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Treasurer supports review of business taxes.



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AM

 

Wedne sday 11 April 2007

Treasurer supports review of business taxes

 

TONY EASTLEY: The Federal Treasurer Peter Costello has backed calls from the Business Council of Australia to review a lo t of business-based taxes. 

 

He says there are a lot of small taxes that cost a lot to levy, and they should go. 

 

He says it's one of the issues still outstanding between the Commonwealth and the States. 

 

The parties will get a chance to discuss the topics at Friday's Council of Australian Governments Meeting in Canberra.  

 

In London, Peter Costello spoke to journalists including AM 's Rafael Epstein. 

 

PETER COSTELLO: Look, the important thing, I think, is to concentrate on ways to boost the Australian economy. Improved industrial relations is a big way to do it; better infrastructure, improved national regulation of national economic assets. These are all important things. If the meeting just degenerates into demands for money, by state governments, it's going to miss the point. The important thing here is the policy, the policy improvements which will get Australia where it wants to be in 40 years' time. 

 

RAFAEL EPSTEIN: But do you agree that the way Peter Beattie sees it, that you've agreed on the way, it's just how much the Federal Government's going to contribute?  

 

PETER COSTELLO: Well, I, I don't know what he's agreed to, has he agreed to improved industrial relations? Has he agreed to WorkChoices? Has he agreed to better national regulation in relation to economic infrastructure? Have we got full agreement yet on Commonwealth jurisdiction in relation to the Murray-Darling Basin? 

 

If we can get the big issues agreed, that's great. But there are still a lot of big issues that have not been settled. For example, the Murray-Darling Basin, as far as I'm aware is not yet settled. It should be, it's Australia's most important national water asset.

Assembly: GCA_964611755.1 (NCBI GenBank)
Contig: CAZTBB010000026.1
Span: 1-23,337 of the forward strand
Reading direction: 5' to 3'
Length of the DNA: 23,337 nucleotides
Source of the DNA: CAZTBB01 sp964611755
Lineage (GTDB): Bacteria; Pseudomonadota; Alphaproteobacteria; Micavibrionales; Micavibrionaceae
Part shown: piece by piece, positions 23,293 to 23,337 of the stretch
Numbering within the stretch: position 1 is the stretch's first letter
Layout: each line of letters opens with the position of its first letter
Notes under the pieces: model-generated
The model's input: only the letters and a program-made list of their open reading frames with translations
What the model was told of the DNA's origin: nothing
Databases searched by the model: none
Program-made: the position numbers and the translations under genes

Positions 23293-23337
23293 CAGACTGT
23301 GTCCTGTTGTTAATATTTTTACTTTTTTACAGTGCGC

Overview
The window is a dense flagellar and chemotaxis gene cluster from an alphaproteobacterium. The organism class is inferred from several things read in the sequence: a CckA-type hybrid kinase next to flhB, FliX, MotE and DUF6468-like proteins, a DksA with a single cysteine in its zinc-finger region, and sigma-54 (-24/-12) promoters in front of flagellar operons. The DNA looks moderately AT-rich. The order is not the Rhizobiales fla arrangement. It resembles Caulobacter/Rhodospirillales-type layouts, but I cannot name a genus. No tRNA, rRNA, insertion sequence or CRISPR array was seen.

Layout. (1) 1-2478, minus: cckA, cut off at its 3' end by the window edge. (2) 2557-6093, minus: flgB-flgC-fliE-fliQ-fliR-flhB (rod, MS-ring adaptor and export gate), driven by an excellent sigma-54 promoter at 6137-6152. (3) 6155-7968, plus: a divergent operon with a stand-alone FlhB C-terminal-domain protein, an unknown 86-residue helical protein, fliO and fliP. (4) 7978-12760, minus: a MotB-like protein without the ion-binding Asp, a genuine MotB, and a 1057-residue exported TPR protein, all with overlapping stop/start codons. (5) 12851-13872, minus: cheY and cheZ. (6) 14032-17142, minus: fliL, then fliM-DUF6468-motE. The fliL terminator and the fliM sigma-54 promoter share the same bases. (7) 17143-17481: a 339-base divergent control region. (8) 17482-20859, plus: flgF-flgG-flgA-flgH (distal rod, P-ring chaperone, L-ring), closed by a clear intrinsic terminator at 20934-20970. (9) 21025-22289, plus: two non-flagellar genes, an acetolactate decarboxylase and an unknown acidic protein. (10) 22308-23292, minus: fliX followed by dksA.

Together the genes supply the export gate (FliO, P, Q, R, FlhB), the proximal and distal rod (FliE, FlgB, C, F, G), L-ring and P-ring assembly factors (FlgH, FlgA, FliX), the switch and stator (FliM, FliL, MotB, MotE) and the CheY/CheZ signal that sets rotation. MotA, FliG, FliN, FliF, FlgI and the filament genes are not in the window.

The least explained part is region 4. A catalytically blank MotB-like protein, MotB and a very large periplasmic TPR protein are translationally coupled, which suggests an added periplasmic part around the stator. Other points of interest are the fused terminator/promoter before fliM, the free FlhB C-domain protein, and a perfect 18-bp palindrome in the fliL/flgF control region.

So these are the important things, and let's get on with policy. 

 

RAFAEL EPSTEIN: So does the water issue have to be sorted out before you'll talk about the other things that the premiers want? 

 

PETER COSTELLO: Oh, no, we always talk, and I'm sure we will talk. But it should be sorted out. What possible basis could there be not to agree? What would worry me is a situation where eight state premiers and chief ministers had an inexperienced federal Labor prime minister, who was beholden to them for finance and for influence. I think you'd see a situation then where uniform Labor governments would need no checks or balances. A good thing is, at least in that room there'll be someone keeping all the premiers and chief ministers honest. 

 

REPORTER: What can we expect in the budget for business? I mean, there's a lot of emphasis on individual tax cuts, but what can business expect in the next budget? 

 

PETER COSTELLO: Well, I think the report by the BCA is actually a very good report. What it shows is that there are a whole lot of taxes on business, some which collect very low amounts but have high compliance costs. And the first thing we ought to insure happens in Australia is that all of the taxes that were slated for abolition under the GST agreement are abolished. That's the first step we ought to make, and after that we ought to move on to others as well. Because some of these small taxes cost so much money to collect, bring in little amounts of revenue, they have high compliance costs, they impede transactions, and an improvement in this area would be very welcome. 

 

RAFAEL EPSTEIN: They've just dropped corporate tax here be 2 per cent, can the Business Council expect something like that? 

 

PETER COSTELLO: Well, we cut corporate tax by six per cent in Australia, and capital gains tax by 50 per cent, and then introduced full dividend imputation so that you get full credit for company tax and a refund where your tax rate is lower than that. And I think there's a lot of people in Britain that would like to follow the Australian example. 

 

TONY EASTLEY: The Federal Treasurer, Peter Costello, in London there.